In the Jewish tradition, books are central to life: The urge to study the world is ingrained among families, generation to generation, and a well-stocked bookshelf provides the impetus to learn in many Jewish homes. But while the Mizel Center for Arts and Culture's annual Leah Cohen Festival of Books and Authors focuses on books about Jewish concerns by Jewish authors, it's certainly not an exclusive club. If you love books, you'll love this event, which combines a holiday book sale with author events, many of which hold universal appeal.Presentations begin tomorrow at 7 p.m. when Stuart Eizenstat, the U.S. statesman who fought in the 1990s to reclaim stolen assets of World War II victims and Holocaust survivors, discusses his book Imperfect Justice: Looted Assets, Slave Labor, and the Unfinished Business of WWII; other special events include a Hanukkah reading by children's author Sylvia Rouse (Sammy the Spider) at 11 a.m. on December 7 and a Take Me Out to the Ballgame luncheon with Michael Shapiro, the author of a new Brooklyn Dodgers salute, The Last Good Season, at noon on December 21. Admission to these and other scheduled presentations is $5 to $10.
And what's hot at this year's sale? Shapiro's baseball tome tops the list with its blend of nostalgia and top-notch sportswriting, as does Eizenstat's account. Other winners include Jay Cantor's novel Great Neck, in which a group of Jewish '60s-era sixth-graders from Long Island make connections between the horrors faced by Holocaust victims and freedom fighters murdered in Mississippi, and another novel, Jane Austen in Boca, by Paula Marantz Cohen, a romantic comedy in the Austen tradition. Popular-culture fanatics will have a field day reading Lawrence Epstein's The Haunted Smile: The Story of Jewish Comedians in America, a sweeping and hilarious history that covers a gamut of names too long to print, from the Marx Brothers to Jerry Seinfeld. And anyone who loves to eat will appreciate the New York Times Jewish Cookbook, which features more than 800 tested and time-honored kosher recipes, with text by Times food doyenne Mimi Sheraton. Don't you get hungry just thinking about it?
The fest begins today in the Boettcher Foundation Lobby of the Robert E. Loup Jewish Community Center, 350 South Dahlia Street, and continues daily except Saturdays through December 21; for information or reservations, call 303-316-6360 or log on to www.mizelcenter.org. -- Susan Froyd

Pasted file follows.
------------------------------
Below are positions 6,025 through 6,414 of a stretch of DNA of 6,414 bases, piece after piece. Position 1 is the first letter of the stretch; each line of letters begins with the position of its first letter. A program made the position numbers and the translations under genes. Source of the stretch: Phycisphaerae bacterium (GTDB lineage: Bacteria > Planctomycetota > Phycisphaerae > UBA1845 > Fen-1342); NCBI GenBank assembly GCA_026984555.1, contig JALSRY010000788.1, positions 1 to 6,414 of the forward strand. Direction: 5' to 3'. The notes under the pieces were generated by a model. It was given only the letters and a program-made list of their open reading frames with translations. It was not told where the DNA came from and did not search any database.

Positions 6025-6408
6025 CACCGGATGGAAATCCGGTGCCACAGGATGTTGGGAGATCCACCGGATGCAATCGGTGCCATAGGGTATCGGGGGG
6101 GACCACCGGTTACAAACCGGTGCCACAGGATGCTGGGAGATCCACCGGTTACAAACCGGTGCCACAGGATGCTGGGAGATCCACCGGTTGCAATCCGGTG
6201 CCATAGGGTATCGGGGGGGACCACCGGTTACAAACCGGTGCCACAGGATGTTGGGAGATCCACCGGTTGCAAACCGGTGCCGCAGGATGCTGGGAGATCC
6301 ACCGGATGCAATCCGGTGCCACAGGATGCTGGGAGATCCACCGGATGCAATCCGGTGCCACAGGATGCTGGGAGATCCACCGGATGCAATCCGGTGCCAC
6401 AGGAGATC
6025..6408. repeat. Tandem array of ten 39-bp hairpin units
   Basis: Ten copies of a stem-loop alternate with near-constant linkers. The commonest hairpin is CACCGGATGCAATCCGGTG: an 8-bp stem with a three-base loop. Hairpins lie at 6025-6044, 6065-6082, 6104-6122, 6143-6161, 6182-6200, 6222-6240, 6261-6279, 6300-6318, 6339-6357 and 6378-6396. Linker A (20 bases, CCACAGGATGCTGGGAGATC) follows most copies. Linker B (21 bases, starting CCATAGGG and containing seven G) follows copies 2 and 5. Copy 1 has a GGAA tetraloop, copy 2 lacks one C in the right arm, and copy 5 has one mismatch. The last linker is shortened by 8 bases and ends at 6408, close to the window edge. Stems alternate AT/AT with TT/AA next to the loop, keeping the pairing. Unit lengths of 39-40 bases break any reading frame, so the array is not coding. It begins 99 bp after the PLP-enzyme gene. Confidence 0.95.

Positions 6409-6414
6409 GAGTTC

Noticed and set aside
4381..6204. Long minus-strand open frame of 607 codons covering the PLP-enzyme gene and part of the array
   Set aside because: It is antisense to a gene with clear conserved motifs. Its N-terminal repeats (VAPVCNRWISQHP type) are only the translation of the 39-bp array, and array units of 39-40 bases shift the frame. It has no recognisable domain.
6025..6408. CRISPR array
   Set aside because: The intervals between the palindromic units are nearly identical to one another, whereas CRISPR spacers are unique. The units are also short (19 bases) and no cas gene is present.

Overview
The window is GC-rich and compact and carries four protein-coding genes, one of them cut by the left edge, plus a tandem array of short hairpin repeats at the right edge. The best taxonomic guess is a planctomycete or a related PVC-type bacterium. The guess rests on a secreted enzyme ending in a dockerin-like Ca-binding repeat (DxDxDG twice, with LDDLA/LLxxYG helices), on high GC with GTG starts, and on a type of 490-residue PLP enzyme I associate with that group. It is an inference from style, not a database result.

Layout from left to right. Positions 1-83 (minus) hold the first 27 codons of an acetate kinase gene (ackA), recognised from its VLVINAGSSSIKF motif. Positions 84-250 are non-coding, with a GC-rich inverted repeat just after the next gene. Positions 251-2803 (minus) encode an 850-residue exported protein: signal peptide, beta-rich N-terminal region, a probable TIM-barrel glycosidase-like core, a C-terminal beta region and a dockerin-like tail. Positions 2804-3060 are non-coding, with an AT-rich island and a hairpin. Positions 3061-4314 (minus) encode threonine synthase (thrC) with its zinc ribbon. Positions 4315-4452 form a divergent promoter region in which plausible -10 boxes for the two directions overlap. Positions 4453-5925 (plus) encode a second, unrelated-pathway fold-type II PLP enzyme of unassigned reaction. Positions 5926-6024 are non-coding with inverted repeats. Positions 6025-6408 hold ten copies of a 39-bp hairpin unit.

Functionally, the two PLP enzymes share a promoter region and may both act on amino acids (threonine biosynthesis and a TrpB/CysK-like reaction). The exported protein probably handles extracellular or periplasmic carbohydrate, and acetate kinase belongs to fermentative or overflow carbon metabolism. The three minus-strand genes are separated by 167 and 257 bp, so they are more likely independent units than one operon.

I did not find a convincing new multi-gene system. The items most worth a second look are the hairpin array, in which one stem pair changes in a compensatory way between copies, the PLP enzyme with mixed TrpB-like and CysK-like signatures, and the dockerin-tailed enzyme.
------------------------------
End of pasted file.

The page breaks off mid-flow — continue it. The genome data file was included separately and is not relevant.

Arvada Center provides a mall antidote
On your mark, get set, shop!
Maybe you don't need track shoes to compete on this, the busiest shopping day of the year. But if you're looking to avoid parking-lot road rage and the generic mall-gift marathon, search out one-of-a-kind goods at the Arvada Center's 24th annual Holiday Craft Fair.
"Each one of the items is handmade," says Arvada Center spokeswoman Valerie Hamlin. "You'll find things here that you can't find anywhere else."
The gala, held today and tomorrow from 9 a.m. to 5 p.m., is expected to lure over 5,000 browsers to peruse items created by 120 regional and national artists, including jewelry, pottery, photography and stained glass. Proceeds from the juried show will benefit Arvada Center programs.
"This is our biggest revenue-generating fundraiser of the year," notes Hamlin. But if you miss this weekend's extravaganza, there's always the center's Art Market, which begins its seventeenth run next Friday, December 5, and features original artwork and contemporary crafts by Colorado artists. The Art Market will run daily from 10 a.m. to 8 p.m. through December 14.
The Arvada Center is at 6901 Wadsworth Boulevard. Admission to the craft fair is $5 at the door for the general public, free for Friends of the Center. For details, call 720-898-7200 or visit www.arvadacenter.org. -- Julie Dunn
How you decorate your Christmas tree provides a window into your personality: Do you choose over-the-top gaudiness or classic, tasteful accoutrements?If you're undecided and looking for inspiration, head to the 25th annual Festival of Trees.
"There is something here for everyone, from cute, cuddly trees to elegant, smart ones," says Tracey Blustein, executive director of ArtReach, which sponsors the festival as its annual fundraiser.
Held this year at the Wildlife Experience, the fir-out event features over 120 professionally designed Christmas trees, wreaths and holiday centerpieces. Festival hours are 9 a.m. to 5 p.m. daily through Sunday, November 30 (closed Thanksgiving Day).
Tickets are $3 to $6 at the door; children four years old and under are admitted free. Families can also have their pictures taken with the man himself at "Breakfast With Santa" on Friday, Saturday and Sunday morning from 9 to 11 a.m. Tickets for the breakfast are $12 for kids and $18 for adults.
The Wildlife Experience is at 10035 South Peoria Street in Parker. For more information, call 303-433-2882 or visit www.artreachdenver.org. -- Julie Dunn
Schnitzel und Tinsel
Christkindl Market creates Old World charm
If you're feeling nostalgic for strolling carolers, roasted chestnuts and holiday boughs, you're in luck, because the Christkindl Market is back in town -- downtown, that is, on the 16th Street Mall. The Denver Pavilions is hosting the European holiday festival, which is teeming with international vendors peddling wares such as blown-glass ornaments, hand-carved toys and an army of nutcrackers. Also available are freshly baked gingerbread, stollen and pots of hot cider and glühwein (mulled wine). Christkindl's Deutschland-styled huts and Old World treats have always been simply wunderbar. But this year, the Market's fifth, organizers have closed Glenarm Place between 15th and 17th streets to transform the entire extravaganza into an outdoor winter village.